That look’s a steal: K&L Gates advises on how to protect against copycats

There are plenty of businesses making and selling garments in the rag trade and all of them are trying to stand out from the crowd. Each label is looking for their point of difference and, for a large number of brands, their distinctive fabric prints are a strong part of their brand identity and what attracts consumers to their garments.

To avoid damage to a brand’s reputation and its exclusivity in the marketplace, it is important that businesses take steps to ensure that their original fabric prints are protected.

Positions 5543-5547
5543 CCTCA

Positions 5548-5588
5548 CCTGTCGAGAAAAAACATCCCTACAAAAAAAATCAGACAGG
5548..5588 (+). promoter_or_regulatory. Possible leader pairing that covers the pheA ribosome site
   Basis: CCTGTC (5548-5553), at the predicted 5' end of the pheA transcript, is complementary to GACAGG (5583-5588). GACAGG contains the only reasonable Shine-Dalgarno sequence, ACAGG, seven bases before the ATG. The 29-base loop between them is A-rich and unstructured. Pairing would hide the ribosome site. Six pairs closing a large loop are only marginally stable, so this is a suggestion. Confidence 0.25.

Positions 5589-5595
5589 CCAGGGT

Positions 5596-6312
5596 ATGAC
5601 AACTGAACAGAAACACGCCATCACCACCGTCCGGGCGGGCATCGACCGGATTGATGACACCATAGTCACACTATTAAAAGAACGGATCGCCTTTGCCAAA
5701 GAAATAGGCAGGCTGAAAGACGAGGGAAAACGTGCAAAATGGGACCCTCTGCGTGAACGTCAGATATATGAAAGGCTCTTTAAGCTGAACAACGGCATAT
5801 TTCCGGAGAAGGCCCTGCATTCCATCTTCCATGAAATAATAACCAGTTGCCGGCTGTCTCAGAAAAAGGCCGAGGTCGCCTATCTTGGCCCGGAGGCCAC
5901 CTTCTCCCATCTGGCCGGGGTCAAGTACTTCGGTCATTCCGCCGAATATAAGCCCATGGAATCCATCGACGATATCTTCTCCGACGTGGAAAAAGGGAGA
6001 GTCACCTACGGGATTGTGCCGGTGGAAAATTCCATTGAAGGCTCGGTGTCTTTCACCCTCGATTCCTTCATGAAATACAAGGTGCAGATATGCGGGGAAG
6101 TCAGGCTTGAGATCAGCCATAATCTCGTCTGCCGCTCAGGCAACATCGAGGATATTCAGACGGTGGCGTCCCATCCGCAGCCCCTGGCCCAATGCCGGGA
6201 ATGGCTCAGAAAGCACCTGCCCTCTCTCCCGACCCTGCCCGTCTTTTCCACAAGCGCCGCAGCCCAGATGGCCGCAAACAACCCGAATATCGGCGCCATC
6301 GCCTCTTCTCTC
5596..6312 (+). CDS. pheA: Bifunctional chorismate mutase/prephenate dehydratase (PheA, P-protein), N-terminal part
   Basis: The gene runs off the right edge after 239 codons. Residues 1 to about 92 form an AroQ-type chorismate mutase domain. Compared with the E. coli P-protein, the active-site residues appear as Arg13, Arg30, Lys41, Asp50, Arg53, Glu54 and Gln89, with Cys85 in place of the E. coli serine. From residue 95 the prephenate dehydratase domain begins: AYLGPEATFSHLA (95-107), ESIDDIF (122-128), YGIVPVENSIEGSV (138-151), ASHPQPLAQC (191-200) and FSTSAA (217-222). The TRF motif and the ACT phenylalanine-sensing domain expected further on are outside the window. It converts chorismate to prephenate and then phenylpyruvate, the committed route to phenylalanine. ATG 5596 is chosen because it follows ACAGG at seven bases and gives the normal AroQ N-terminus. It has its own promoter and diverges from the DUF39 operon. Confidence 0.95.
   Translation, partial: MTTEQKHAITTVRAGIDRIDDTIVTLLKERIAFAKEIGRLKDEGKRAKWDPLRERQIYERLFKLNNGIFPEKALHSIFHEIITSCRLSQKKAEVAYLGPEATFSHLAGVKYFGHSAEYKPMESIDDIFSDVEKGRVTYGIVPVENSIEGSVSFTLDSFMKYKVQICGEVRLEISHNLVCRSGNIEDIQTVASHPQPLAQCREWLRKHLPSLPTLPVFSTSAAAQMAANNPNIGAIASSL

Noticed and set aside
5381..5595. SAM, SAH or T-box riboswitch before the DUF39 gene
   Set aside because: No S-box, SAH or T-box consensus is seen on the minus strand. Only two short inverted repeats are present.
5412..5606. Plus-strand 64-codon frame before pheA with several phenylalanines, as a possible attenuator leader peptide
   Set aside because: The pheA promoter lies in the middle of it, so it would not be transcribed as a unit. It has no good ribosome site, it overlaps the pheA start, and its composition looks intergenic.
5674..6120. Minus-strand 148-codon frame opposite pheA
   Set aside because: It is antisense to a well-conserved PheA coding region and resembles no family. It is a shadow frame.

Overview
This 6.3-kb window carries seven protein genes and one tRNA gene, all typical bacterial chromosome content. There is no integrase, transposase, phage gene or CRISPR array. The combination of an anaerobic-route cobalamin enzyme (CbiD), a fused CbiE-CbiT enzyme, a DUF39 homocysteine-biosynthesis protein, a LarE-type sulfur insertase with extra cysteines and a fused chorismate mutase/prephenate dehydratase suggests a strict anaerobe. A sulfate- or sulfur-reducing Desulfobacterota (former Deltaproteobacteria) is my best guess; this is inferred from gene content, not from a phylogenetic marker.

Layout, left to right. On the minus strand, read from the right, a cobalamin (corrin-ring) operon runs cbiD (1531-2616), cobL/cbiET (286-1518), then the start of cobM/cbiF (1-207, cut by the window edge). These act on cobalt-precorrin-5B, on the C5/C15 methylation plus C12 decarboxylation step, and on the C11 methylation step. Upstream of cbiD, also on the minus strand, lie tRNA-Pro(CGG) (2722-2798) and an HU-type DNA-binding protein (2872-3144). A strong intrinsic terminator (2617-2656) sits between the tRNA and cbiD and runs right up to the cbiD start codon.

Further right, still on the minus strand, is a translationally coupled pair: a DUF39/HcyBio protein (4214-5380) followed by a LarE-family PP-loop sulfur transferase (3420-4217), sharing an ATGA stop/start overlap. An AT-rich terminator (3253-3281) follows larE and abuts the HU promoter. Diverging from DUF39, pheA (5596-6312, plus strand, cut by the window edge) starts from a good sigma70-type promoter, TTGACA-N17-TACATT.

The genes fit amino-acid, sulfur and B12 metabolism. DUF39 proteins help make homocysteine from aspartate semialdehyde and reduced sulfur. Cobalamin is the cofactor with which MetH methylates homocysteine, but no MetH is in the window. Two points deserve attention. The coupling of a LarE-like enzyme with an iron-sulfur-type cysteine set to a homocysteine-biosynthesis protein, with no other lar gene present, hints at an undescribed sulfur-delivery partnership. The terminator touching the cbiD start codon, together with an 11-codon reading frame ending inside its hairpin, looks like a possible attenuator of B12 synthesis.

In a recent Federal Court of Australia decision, Seafolly Pty Limited v Fewstone Pty Ltd (trading as City Beach) (Seafolly case), Sea-folly Pty Ltd (Seafolly) successfully sued surf shop operator City Beach for infringement of Seafolly’s copyright in three copyright works: two fabric prints and a design that was embroidered onto garments.

Originally published in Ragtrader - July 2014.

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DISCLAIMER: Because of the generality of this update, the information provided herein may not be applicable in all situations and should not be acted upon without specific legal advice based on particular situations.

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